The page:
Try marketing blogs like this one and podcasts like Worklife. For audio, the BBC World Service Business programmes are helpful. For example, for listening practice, try the clips section of “World Business Report” (you can quickly create a transcript with Google docs). Try the Instagram and Youtube channels of Business Insider and the major English language news outlets from different continents. These help us bring a variety of Englishes to our classroom.

  1. Maintaining motivation over time

Learners’ – and our own – motivation levels fluctuate over time. We need to vary tasks and topics to maintain interest, but also to reconcile this with the fact that the learners will need to practice and recycle specific language. If we stick to “work-related” issues as requested by management, learners may soon complain about the classes being boring!

Positive psychology and the productivity-happiness connection are definitely “a thing” in the business world. They are also a key element in engaging and maintaining interest in class. There are super videos and quizzes on this subject that we can make use of here and here. Reviewing learning goals and making progress visible to learners is also vital to sustaining motivation over time.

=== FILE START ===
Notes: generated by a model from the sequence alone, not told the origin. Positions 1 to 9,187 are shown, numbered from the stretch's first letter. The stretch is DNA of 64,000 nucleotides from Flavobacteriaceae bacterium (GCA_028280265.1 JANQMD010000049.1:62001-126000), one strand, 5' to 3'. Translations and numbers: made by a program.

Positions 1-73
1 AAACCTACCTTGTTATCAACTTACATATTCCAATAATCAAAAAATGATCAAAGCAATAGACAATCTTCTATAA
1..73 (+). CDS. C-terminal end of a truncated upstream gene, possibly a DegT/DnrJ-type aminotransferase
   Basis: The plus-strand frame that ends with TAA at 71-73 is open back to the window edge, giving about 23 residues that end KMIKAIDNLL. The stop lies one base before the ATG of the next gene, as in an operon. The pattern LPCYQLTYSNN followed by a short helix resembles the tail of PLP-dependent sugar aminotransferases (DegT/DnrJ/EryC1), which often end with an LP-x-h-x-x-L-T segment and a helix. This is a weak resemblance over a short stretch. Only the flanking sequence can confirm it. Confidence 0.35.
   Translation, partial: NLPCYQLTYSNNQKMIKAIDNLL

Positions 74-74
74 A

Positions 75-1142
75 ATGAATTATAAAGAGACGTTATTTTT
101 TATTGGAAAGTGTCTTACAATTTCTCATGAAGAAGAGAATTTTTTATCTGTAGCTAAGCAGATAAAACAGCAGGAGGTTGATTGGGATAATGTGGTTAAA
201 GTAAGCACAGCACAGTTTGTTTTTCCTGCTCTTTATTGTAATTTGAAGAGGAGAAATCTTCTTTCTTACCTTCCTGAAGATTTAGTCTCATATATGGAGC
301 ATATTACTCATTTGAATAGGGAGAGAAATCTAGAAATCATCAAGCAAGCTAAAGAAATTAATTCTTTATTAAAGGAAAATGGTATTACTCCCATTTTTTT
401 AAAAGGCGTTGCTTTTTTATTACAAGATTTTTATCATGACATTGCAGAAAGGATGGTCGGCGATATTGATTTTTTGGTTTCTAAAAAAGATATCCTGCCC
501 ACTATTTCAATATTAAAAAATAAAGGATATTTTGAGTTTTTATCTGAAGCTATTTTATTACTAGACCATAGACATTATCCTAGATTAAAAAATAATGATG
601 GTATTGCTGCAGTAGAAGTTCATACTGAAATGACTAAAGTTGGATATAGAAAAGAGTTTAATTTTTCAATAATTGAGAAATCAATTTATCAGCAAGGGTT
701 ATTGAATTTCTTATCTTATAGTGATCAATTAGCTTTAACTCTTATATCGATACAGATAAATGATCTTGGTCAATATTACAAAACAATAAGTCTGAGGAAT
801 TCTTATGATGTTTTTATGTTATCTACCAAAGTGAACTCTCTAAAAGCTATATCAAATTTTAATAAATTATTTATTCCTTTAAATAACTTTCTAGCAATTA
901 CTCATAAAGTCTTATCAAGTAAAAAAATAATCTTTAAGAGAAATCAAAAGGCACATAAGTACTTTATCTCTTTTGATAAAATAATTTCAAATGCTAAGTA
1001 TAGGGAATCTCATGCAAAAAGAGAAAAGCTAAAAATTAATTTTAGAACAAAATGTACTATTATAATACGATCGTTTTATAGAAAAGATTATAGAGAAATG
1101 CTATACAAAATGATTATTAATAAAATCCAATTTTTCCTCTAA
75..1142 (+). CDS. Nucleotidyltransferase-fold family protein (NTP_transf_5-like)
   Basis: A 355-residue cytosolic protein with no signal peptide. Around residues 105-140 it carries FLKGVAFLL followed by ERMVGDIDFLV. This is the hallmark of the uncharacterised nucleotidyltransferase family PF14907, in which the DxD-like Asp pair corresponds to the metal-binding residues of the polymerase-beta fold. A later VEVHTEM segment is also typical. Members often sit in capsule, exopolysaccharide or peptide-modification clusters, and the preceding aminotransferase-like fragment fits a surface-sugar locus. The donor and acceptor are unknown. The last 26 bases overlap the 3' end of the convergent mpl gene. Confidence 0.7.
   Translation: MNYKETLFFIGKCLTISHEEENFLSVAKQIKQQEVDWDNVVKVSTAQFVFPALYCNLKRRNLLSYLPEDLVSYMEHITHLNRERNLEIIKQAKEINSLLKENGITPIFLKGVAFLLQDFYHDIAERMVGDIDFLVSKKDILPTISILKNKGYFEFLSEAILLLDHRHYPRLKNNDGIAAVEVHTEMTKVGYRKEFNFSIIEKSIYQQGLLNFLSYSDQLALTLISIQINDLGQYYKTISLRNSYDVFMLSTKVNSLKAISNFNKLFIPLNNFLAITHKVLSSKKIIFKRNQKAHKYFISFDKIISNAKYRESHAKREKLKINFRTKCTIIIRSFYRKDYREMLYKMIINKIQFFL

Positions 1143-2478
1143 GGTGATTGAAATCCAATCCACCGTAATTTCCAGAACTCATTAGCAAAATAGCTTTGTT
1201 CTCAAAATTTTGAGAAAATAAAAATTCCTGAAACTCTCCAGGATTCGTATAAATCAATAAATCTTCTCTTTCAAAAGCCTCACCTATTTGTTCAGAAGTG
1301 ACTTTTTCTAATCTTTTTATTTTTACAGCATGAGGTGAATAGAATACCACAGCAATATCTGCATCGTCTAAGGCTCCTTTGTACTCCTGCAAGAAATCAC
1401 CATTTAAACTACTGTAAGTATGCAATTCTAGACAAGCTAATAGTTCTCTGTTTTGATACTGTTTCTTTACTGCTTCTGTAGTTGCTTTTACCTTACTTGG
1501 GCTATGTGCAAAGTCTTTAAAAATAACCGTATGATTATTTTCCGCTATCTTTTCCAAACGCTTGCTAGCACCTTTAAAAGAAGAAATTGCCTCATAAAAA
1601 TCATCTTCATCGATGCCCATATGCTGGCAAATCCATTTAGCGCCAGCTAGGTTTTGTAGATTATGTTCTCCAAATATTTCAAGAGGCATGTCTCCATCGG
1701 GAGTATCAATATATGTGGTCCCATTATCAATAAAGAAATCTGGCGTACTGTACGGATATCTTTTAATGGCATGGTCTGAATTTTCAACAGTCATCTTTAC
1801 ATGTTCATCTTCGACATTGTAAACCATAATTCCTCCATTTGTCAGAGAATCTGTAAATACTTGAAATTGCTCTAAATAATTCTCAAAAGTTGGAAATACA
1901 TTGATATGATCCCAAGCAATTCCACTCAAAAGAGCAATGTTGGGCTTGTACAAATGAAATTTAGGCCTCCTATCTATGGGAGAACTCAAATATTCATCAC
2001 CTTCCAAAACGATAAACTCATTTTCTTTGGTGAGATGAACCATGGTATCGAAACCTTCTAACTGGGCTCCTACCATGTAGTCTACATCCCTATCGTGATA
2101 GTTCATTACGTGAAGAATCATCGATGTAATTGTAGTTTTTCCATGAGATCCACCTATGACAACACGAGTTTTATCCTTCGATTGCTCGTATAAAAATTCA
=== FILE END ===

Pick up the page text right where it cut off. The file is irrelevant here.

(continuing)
1. Tricky issues

As with any class, a common challenge in Business English is the range of levels in the group. We should think about how we can differentiate tasks we prepare to take account of this, for instance, according to pace, outcome, resources, grouping and scaffolding. Even if participants have a similar level, they may apparently have little else in common and time spent on developing a harmonious classroom dynamic with team-building type activities will be worthwhile. The boss may pop in every fifteen minutes to make sure no fun is being had, or may overshare or vent in their one-to-one classes. Discretion is an essential part of trust, particularly, though not exclusively, in a business environment and our jobs depend on it. Finally, learners might not want to be challenged or corrected in front of their peers and we need to respond sensitively to the clues we detect while observing them in class.

  1. A final thought

Whether you are starting out or have been teaching Business English for years, make sure you periodically take time to analyse your own teaching. You will likely have no observers while working off-site. Your students’ evaluation of your teaching and the course quality may help, if you seek regular detailed feedback from them. You could also try recording a class (with their permission) and then listen back to it.  Finally, a short, professional development course can boost your confidence as a relatively new teacher and offer you inspiration if you are an experience one. 

To find out more about our Teaching Business English course and how Charlotte can help you develop your skills and compete for some of the best jobs teaching business English, visit our course page here.

Charlotte Giller is our Teaching Business English tutor and is a teacher and trainer based in Valencia, Spain. She previously worked as an employment lawyer and has taught Legal and Business English for many years. In her spare time, she teaches English via Skype to female members of the judiciary in Afghanistan with the Alliance for International Women’s Rights (www.aiwr.org).